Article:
Trinity & Wyggeston’s Hospitals, Leicester
In September 2021, two Leicester-based charities closely linked to the Duchy of Lancaster joined forces, combining 1,200 years of caring for their local community. They now operate as one charity, with a shared senior management team and Board of Trustees, enabling the continuation of their Charitable objectives of supporting older people in the city and county of Leicester.
Founded as Hospitals, from the original meaning of the wording being a place of safety and hospitality, the Charities continue to provide sheltered housing and care facilities for older people of limited means.
Trinity Hospital was founded to “ the honour of God and the glorious Virgin and All Saints and in special Reverence of our Lady” in 1331 by Henry Grosmont, the first Duke of Lancaster, to provide housing for 50 ‘old and infirm persons’ in the Newarke district of Leicester. Between 1354 and 1356, the 2nd Duke of Lancaster established a chantry college here and linked the hospital to the college, with an allowance of one penny a day. Further benefactions were later made by John of Gaunt when he became Duke of Lancaster. Almost 300 years later, in 1614, King James I granted a new Charter and gave the institution the new name of the “Hospital of the Holy Trinity” housing some 100 older people. The buildings were badly damaged during the Civil war following the Siege of Leicester in 1644 and were extensively rebuilt in the late 1700s at the expense of George III. The Hospital received further renovations in 1902.
The original site of the Hospital and College of the Newarke lay within an area formed by an enclosure wall and the only trace of the College is a few arches preserved in the basement of the De Montfort University Hawthorn building which now stands on the site. The Hospital & Chapel still survive and these buildings now form part of the nearby University administration building and is also open to the public on Heritage days . In 1994, the charity moved to a purpose-built housing scheme on the nearby Western Boulevard where it provides residential sheltered housing accommodation for up to 23 elderly residents.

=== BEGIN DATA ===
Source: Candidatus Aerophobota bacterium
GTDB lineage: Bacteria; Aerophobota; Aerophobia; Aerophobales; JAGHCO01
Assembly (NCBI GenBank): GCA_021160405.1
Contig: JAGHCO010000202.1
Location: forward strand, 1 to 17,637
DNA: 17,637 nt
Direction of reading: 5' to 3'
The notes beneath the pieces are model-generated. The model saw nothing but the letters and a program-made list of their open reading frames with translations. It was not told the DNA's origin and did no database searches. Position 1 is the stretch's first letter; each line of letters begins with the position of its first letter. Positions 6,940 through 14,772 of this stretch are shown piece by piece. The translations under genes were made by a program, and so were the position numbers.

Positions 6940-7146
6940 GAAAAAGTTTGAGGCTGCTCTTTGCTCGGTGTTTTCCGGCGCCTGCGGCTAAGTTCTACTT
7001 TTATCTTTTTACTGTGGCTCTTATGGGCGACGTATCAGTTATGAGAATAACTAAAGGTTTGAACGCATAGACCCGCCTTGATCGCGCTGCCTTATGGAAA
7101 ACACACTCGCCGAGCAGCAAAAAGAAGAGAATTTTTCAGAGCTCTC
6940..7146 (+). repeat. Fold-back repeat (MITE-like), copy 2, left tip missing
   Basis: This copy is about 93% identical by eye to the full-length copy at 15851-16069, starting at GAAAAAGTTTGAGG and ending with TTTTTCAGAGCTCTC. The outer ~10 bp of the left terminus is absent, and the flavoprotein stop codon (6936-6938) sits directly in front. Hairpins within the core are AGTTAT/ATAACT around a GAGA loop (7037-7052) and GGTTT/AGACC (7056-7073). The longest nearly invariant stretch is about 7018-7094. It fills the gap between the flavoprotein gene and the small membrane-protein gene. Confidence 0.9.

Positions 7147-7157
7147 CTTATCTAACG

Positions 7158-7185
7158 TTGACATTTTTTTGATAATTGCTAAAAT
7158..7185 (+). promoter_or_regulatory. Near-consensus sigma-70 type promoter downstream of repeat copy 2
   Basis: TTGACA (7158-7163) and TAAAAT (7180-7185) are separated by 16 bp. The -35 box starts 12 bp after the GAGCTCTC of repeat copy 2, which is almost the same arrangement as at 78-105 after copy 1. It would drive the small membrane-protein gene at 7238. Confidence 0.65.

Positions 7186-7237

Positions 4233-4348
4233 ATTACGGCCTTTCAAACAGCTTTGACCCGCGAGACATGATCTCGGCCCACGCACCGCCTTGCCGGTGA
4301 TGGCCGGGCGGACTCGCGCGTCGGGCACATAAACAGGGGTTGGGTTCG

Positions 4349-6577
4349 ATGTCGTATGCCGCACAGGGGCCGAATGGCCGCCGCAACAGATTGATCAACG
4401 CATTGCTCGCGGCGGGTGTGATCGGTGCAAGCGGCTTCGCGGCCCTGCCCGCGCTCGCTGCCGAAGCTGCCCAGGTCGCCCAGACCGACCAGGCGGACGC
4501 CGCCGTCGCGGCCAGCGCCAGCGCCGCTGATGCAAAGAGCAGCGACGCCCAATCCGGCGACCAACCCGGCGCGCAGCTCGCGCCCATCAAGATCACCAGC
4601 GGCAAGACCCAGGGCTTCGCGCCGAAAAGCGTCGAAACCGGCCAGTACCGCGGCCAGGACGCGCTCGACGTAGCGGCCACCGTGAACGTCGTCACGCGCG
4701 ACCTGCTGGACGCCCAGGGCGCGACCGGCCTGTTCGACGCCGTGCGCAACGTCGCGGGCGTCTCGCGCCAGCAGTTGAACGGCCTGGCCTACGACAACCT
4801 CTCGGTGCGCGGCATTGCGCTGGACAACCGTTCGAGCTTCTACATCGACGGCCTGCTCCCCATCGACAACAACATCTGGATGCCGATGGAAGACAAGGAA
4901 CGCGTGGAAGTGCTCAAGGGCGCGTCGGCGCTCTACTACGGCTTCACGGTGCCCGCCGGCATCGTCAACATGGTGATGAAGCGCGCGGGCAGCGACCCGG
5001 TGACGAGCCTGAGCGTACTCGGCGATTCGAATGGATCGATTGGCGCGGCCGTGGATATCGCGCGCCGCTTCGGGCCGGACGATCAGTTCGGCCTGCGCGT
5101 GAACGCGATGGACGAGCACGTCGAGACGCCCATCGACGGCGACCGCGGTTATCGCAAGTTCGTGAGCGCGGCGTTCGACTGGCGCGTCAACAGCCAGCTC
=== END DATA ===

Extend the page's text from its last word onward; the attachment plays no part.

Wyggeston’s Hospital was founded by William Wyggeston the Younger in 1513. It was licensed by King Henry VIII and was originally funded by the income from Wyggeston’s lordships, manors and lands throughout the East Midlands many of which the Charity still owns. The Almshouses were located on a site adjoining St Martin’s Church, now the Cathedral of Leicester and were demolished in the 1860s. A plaque in the Churchyard describes the location and history of the Almshouses. In 1857, the management of the Hospital was vested in twenty Trustees, who were required to erect a new building for 25 residents in a more appropriate location in the Westcotes ward of the city. The Trustees also established a school for 200 boys and 100 girls between the ages of 7 and 17. This led to the foundation of Wyggeston Grammar School for Boys and Wyggeston Grammar School for Girls, which are now combined into a co-educational sixth form college adjacent to University of Leicester. (Wyggestons and Queen Elizabeth College)
The present Almshouses on Hinckley Road was built near the Victorian building in 1966 and expanded in 2021 to include 8 new apartments and 6 cottages around a new community hub named Lancaster House to reflect the charity’s historic links with Duchy. The Hinckley Road site now offers 68 warden assisted flats, each suitable for a couple alongside a 26 room Residential Care Home named after the founder’s wife, Agnes.
The Chancellor of the Duchy of Lancaster is responsible for appointing the Chaplain of Trinity Hospital and the Chaplain (known as the Master) of Wyggeston’s Hospital on behalf of His Majesty The King as Duke of Lancaster. Both organisations also continue to receive an ancient stipend or small annual grant from the Duchy of Lancaster Benevolent Fund.